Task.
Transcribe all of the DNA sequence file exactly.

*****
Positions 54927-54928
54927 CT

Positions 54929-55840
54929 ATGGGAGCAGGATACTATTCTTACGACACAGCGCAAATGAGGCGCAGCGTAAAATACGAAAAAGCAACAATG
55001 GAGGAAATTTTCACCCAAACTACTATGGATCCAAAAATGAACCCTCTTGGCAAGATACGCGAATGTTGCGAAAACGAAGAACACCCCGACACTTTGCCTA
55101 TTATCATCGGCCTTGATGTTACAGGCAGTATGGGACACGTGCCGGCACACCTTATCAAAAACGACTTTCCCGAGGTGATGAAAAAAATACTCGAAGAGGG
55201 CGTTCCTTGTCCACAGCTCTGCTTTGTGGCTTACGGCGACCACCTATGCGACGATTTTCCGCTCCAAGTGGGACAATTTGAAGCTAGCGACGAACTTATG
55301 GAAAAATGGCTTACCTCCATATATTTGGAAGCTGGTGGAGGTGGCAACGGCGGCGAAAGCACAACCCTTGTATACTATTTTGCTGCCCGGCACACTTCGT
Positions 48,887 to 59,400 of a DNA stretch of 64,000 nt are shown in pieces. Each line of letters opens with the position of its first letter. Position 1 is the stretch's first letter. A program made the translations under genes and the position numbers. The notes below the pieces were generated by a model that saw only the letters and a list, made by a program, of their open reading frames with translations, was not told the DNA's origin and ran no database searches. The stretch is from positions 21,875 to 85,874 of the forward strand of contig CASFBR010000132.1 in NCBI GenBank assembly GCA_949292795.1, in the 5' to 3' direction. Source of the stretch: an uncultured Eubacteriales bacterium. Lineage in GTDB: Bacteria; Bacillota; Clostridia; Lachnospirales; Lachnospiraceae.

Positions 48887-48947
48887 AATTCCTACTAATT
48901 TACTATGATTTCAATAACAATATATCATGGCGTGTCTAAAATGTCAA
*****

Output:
Positions 54927-54928
54927 CT

Positions 54929-55840
54929 ATGGGAGCAGGATACTATTCTTACGACACAGCGCAAATGAGGCGCAGCGTAAAATACGAAAAAGCAACAATG
55001 GAGGAAATTTTCACCCAAACTACTATGGATCCAAAAATGAACCCTCTTGGCAAGATACGCGAATGTTGCGAAAACGAAGAACACCCCGACACTTTGCCTA
55101 TTATCATCGGCCTTGATGTTACAGGCAGTATGGGACACGTGCCGGCACACCTTATCAAAAACGACTTTCCCGAGGTGATGAAAAAAATACTCGAAGAGGG
55201 CGTTCCTTGTCCACAGCTCTGCTTTGTGGCTTACGGCGACCACCTATGCGACGATTTTCCGCTCCAAGTGGGACAATTTGAAGCTAGCGACGAACTTATG
55301 GAAAAATGGCTTACCTCCATATATTTGGAAGCTGGTGGAGGTGGCAACGGCGGCGAAAGCACAACCCTTGTATACTATTTTGCTGCCCGGCACACTTCGT
Positions 48,887 to 59,400 of a DNA stretch of 64,000 nt are shown in pieces. Each line of letters opens with the position of its first letter. Position 1 is the stretch's first letter. A program made the translations under genes and the position numbers. The notes below the pieces were generated by a model that saw only the letters and a list, made by a program, of their open reading frames with translations, was not told the DNA's origin and ran no database searches. The stretch is from positions 21,875 to 85,874 of the forward strand of contig CASFBR010000132.1 in NCBI GenBank assembly GCA_949292795.1, in the 5' to 3' direction. Source of the stretch: an uncultured Eubacteriales bacterium. Lineage in GTDB: Bacteria; Bacillota; Clostridia; Lachnospirales; Lachnospiraceae.

Positions 48887-48947
48887 AATTCCTACTAATT
48901 TACTATGATTTCAATAACAATATATCATGGCGTGTCTAAAATGTCAA